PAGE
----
The importance of a budget when approaching retirement

11th August 2020

Budgeting is the foundation of sound financial planning, with the ability to spend less than you earn each month an indicator of long-term financial success.

In the words of the Micawber principle "Annual income 20 pounds, annual expenditure 19 [pounds] 19 [shillings] and six [pence], result happiness. Annual income 20 pounds, annual expenditure 20 pounds ought and six, result misery.'

New research has found that most people in their 50s, 60s and 70s don't have a formal budget. Having clarity regarding your expenditure requirements is one of the most crucial elements to building a robust financial plan.

Insurer SunLife found that only 31% of over 50s budget formally.  The research found that 28% of over 50s said they don't record their income and expenditure, but they do claim to have a clear idea of their finances with 18% saying they don't budget at all.

According to the research, over 50s households have an average income of £2,175 a month and spend an average of £1,833 each month on essential expenditure.

While, on average, over 50s households have £342 a month in additional income, 39% reported that they don't have any money left over at the end of each month.

Simon Stanney, Non-Life Business Director at SunLife, said:

"Our study shows that the average over 50s household should have £342 leftover each month after all their regular – essential and non-essential – expenses are accounted for, but 39% say they have no play money left.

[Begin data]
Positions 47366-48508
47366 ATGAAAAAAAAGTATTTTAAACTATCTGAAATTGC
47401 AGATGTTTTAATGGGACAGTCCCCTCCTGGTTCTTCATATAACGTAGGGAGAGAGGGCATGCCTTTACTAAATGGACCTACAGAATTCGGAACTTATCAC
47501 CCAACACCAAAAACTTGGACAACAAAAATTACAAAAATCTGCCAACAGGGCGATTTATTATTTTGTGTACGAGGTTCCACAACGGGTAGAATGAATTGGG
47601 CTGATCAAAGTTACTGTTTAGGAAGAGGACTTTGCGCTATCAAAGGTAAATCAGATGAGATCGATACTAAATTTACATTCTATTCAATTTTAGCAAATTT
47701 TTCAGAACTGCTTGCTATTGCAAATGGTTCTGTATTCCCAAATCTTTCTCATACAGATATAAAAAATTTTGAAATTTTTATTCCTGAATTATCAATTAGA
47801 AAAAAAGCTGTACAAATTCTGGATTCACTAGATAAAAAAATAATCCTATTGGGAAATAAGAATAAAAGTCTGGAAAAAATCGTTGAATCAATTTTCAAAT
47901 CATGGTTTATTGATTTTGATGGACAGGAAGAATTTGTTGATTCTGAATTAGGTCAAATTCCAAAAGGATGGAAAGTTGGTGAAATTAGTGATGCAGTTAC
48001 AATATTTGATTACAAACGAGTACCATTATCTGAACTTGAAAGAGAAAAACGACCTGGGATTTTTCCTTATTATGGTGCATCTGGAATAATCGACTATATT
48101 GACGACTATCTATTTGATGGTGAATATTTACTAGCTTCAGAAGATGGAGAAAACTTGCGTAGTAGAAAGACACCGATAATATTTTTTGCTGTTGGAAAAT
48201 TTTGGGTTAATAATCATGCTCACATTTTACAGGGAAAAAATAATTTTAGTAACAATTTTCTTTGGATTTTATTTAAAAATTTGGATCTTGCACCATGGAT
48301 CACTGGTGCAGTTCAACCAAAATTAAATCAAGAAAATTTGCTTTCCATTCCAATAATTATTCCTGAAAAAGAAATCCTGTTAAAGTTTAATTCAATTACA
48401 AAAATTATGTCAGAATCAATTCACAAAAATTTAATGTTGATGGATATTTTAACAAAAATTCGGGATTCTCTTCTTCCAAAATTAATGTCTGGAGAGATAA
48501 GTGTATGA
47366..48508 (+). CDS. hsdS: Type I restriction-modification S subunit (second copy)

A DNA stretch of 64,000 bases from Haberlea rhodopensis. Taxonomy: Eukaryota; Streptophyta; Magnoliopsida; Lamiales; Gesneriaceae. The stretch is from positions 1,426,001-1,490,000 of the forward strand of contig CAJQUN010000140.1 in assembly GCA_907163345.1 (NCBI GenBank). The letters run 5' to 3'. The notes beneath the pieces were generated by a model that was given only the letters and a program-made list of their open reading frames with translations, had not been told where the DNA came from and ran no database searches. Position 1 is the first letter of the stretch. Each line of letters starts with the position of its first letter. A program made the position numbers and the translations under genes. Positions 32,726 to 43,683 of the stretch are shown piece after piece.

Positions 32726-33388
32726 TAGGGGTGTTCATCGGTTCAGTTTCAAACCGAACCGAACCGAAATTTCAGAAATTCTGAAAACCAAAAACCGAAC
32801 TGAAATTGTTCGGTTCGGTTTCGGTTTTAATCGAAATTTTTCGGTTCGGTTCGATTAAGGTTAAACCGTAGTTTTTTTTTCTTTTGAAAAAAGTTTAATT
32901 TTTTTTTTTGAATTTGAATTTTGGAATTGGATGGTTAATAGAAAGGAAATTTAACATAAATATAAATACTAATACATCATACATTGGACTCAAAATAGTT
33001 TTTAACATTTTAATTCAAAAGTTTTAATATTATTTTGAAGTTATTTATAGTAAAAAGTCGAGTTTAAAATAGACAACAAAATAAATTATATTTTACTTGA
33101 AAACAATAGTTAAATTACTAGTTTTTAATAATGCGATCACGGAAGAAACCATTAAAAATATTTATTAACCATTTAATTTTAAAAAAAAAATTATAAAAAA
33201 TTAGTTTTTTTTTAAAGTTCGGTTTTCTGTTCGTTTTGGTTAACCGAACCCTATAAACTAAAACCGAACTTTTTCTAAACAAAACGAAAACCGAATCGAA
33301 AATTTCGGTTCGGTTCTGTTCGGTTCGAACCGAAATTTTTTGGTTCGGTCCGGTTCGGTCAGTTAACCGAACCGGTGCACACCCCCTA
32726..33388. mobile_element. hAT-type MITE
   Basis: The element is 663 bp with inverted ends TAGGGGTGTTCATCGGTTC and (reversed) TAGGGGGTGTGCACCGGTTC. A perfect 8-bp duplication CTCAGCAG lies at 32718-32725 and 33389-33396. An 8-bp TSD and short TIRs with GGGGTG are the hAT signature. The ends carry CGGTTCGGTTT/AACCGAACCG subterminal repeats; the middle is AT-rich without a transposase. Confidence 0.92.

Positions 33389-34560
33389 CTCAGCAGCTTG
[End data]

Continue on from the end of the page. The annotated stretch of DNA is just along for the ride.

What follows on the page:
"It could be that for many, just taking more control of their finances could put them in a much better financial position and create a little extra 'fun money'.

The results of this research show the value of having a budget in place before retirement as if you were to continue into retirement with an annual income shortfall that this could lead to you running out of capital altogether. 

This could then lead to individuals not achieving the objectives and goals they had set out when they retire whether it be to pass on money to their loved ones or travel the world to give a few examples.

With the help of a financial planner, you can work together to not only ascertain your budget but also to identify what your objectives and goals are for retirement. 

Once you have been able to identify these areas, you can then start to understand what it is you need to do to fund or adjust this budget both prior to and in retirement and how this will help you achieve the objectives and goals you have identified.

Once you have this financial plan in place it and continue to review it regularly with a financial planner, this will provide you with reassurance and the ability to enjoy the here and now without worrying about the future.

Duncan Arthur  APFS MCSI Cert (DM)

Director of Financial Planning

Blackadders Wealth Management

www.blackadderswm.co.uk